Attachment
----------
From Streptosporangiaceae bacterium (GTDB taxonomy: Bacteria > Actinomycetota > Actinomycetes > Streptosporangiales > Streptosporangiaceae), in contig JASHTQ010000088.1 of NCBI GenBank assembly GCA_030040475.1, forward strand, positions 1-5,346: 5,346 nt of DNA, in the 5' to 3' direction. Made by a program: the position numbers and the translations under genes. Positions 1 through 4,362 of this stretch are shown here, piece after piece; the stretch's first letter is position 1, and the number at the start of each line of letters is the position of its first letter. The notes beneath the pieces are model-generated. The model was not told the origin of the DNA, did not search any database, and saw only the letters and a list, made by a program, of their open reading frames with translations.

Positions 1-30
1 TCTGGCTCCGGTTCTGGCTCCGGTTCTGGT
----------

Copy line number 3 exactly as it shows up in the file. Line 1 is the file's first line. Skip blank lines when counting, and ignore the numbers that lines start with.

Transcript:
1 TCTGGCTCCGGTTCTGGCTCCGGTTCTGGT